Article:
A study has found a startling

A study has found a startling

A study has found a startling trend among cardiovascular disease sufferers in Australia: many patients stop taking their medication after the first six to 24 months of starting treatment.

According to the study "Medicines for cardiovascular health: are they used appropriately?" conducted by The Australian Institute of Health and Welfare, 10 to 25 percent of patients abandoned their medication six months after starting cardiovascular treatment regimen. A year and a half later, the number of patients no longer taking their medication increased dramatically. At 24 months, 21 to 47 percent of patients had stopped prescribed treatment.

"This may represent a significant lost opportunity to prevent cardiovascular disease or delay its progression and complications, with medicines known to be effective," said Susana Senes, a member of the institute''s cardiovasclar disease and diabetes unit, in a news release.

When patients are noncompliant, in other words, when they disregard the advice or instructions of their health care providers, proven treatments become ineffective. Noncompliance is especially concerning in cases of cardiovascular disease since medications used to treat or prevent the condition are prescribed for long-term or extended use.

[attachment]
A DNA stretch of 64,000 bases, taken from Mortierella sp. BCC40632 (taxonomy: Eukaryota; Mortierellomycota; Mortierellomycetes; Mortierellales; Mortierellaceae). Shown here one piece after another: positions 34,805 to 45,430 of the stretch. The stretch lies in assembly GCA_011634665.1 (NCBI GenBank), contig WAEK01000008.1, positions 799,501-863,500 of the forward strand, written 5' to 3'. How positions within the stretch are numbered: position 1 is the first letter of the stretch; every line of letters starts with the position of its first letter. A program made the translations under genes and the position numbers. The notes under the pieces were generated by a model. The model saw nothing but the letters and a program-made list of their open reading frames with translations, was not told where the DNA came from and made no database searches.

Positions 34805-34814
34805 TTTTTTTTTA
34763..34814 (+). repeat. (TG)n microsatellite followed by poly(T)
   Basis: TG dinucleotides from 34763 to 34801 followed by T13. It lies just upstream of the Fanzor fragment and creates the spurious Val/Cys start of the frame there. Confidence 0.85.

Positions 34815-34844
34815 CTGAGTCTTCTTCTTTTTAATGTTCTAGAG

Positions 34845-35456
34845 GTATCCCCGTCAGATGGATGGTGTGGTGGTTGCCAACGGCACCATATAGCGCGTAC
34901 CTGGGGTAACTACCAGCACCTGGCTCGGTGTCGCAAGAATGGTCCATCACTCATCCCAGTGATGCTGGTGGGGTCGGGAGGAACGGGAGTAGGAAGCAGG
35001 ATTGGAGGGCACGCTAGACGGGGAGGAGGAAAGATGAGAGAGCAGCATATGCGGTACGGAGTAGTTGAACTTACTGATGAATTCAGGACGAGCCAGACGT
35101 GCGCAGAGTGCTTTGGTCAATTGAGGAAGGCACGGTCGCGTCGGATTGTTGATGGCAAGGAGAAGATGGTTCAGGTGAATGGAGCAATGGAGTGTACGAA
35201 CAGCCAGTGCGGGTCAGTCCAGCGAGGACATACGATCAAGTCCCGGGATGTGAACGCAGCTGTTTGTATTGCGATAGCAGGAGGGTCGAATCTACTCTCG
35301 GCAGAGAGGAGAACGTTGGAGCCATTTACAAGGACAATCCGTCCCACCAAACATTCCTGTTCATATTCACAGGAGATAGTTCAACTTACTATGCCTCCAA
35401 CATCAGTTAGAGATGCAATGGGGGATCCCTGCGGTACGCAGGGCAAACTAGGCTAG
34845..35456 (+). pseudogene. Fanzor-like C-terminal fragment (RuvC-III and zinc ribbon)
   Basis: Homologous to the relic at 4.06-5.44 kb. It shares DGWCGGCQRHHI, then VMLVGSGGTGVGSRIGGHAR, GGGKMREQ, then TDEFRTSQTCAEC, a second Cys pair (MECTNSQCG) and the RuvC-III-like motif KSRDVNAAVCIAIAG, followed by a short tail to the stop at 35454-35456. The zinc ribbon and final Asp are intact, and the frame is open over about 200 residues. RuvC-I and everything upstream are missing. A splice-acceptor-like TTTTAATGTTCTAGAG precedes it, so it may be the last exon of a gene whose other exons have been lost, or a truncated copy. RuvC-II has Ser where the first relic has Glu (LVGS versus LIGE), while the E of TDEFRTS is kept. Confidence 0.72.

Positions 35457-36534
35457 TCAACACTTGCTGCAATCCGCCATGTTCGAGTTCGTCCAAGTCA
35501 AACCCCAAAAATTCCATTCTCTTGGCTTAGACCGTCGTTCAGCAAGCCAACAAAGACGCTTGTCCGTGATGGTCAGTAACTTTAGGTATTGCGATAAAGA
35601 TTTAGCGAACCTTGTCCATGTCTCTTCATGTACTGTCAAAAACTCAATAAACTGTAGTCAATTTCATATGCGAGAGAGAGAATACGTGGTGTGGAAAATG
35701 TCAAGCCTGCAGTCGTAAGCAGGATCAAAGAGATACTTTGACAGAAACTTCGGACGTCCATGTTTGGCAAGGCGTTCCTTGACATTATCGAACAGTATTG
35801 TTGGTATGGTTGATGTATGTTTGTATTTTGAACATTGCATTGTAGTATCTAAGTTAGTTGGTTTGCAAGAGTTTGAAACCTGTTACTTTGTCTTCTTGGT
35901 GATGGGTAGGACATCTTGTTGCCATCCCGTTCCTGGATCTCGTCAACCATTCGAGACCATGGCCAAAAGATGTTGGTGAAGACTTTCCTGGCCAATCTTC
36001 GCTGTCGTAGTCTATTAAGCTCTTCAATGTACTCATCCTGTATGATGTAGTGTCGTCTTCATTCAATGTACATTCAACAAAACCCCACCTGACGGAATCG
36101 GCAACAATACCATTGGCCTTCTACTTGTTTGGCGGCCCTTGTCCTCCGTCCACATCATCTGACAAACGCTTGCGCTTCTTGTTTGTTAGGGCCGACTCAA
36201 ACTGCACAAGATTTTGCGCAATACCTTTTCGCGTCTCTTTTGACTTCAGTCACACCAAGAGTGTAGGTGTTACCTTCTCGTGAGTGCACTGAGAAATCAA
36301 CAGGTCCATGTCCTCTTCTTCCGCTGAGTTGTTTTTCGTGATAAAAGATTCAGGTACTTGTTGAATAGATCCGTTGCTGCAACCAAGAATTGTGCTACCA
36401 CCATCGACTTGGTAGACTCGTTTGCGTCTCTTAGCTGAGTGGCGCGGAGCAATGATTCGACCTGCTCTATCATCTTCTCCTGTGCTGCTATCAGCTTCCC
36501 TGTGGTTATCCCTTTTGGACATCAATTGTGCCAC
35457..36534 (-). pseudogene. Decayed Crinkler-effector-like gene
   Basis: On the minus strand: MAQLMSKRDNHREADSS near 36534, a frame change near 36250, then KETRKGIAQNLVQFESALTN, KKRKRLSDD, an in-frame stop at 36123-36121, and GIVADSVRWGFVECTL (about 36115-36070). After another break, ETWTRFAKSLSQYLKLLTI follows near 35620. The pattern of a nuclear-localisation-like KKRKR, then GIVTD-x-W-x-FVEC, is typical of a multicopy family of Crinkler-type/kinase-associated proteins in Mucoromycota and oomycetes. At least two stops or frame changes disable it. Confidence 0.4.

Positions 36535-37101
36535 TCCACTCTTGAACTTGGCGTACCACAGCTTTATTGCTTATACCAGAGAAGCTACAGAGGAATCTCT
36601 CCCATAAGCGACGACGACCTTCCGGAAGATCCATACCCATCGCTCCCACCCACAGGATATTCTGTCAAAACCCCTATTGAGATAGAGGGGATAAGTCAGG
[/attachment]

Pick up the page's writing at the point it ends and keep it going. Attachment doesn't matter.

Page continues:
With some conditions, such as high blood pressure and high cholesterol, patients stop taking their medicine because they show no symptoms. Some patients do not understand their condition fully or may not believe they are benefitting from the treatment. Other patients stop taking their medication because of inadequate follow-up planning, or poor communication with their health professional.

Luckily, those obstacles can be easily avoided. Patients can consult with their doctors about their condition and treatment, and ask questions so they understand the long-term plan for cardiovascular disease treatment and prevention, and stay on track.

The study also found that Australian doctors are doing more to utilize existing treatments. The number of prescriptions of cholesterol-lowering agents, some blood pressure-lowering medicines, clot preventing medicines, and beta-blocking agents used to combat heart failure for cardiovascular patients has steadily increased since 2000.

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